Archive for 2010

Our latest release includes three new components for the Toolkit. All of these are modal dialogs that are intended to replace your use of the existing message box, task dialog and input box forms. So now your dialogs can be consistent with the rest of the application by also using the Krypton palette styling.

The switch to using the KryptonMessageBox is very easy because you only need to perform a Find/Replace of the phrase MessageBox.Show with KryptonMessageBox.Show. This is because the exact same static Show methods have been used in the Krypton implementation as exist for the MessageBox which ensures an easy upgrade path. Check out the three new samples that can be accessed from the KryptonExplorer in order to see them working and experiment with the different settings that are possible.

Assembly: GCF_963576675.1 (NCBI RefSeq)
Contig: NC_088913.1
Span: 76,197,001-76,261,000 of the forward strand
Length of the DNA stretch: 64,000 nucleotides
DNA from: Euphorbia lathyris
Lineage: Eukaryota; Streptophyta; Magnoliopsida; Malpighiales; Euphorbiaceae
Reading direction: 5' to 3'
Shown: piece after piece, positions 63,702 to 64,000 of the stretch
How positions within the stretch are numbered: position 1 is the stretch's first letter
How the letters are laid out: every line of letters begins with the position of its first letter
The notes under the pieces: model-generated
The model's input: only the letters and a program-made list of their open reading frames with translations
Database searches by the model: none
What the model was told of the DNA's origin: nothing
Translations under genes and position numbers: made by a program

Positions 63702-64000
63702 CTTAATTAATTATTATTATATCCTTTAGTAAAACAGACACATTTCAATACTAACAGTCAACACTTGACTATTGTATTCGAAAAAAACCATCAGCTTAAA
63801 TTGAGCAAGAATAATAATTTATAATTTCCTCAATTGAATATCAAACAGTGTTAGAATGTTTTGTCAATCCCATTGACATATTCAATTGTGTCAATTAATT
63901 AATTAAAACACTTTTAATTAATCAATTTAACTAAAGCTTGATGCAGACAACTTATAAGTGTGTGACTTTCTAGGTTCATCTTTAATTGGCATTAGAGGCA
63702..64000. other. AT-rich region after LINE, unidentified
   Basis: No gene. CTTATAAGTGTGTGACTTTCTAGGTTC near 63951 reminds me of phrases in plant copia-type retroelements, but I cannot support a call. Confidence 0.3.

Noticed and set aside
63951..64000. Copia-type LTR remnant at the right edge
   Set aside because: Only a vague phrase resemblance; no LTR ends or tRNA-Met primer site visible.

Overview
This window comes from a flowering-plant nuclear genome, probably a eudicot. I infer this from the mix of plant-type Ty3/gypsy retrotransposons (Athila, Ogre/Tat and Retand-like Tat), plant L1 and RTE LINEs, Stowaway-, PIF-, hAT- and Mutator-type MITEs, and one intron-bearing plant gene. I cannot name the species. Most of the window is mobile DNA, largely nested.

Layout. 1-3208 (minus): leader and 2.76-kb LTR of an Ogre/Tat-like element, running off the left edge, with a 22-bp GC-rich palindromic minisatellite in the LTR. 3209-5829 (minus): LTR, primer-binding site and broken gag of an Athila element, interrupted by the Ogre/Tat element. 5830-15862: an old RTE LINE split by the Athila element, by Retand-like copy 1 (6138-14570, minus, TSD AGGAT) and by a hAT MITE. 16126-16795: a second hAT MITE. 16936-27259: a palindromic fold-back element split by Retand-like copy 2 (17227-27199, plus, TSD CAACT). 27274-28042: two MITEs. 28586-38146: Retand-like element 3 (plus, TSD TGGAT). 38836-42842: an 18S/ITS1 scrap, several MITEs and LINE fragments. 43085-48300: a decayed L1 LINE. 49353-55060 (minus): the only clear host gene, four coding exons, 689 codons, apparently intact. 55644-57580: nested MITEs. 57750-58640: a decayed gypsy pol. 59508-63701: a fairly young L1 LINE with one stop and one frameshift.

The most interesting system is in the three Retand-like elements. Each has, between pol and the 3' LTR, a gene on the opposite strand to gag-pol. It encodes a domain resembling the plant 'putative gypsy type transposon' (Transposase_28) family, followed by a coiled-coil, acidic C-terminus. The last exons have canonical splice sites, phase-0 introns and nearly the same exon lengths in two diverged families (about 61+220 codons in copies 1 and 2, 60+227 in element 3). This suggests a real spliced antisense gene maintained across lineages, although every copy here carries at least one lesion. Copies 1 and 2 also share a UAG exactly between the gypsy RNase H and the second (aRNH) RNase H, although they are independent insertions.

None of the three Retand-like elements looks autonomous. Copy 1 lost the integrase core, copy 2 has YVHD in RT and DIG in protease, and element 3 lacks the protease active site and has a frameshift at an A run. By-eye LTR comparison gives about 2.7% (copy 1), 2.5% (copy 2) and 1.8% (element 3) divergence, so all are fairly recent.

Also present in this release is an important bug fix. Under Windows 7 the showing of a dialog that is derived from KryptonForm can fail. The bug is very nasty in that the dialog simply fails to be drawn on the screen, which is likely to be very confusing for your users. This has now been fixed. For a full list of changes you should check out the change lists that are installed.

New Components
- KryptonMessageBox
- KryptonTaskDialog
- KryptonInputBox

Download 4.3

It’s not often I add something to make VB programmers happy, but today I have gone crazy and added a component called KryptonInputBox that is a Kryptonized version of the InputBox that VB.NET programmers take for granted. It is a very simple dialog box that allows the user to enter a string. There is little customization possible, you can only alter the window title, the user prompt and the default value that populates the text box.

You can use it in the following way…

   string result = KryptonInputBox.Show("Prompt",
                                        "Window Title",
                                        "Response");

This results in the following appearance…

Don’t say I never do anything for the VB.NET community!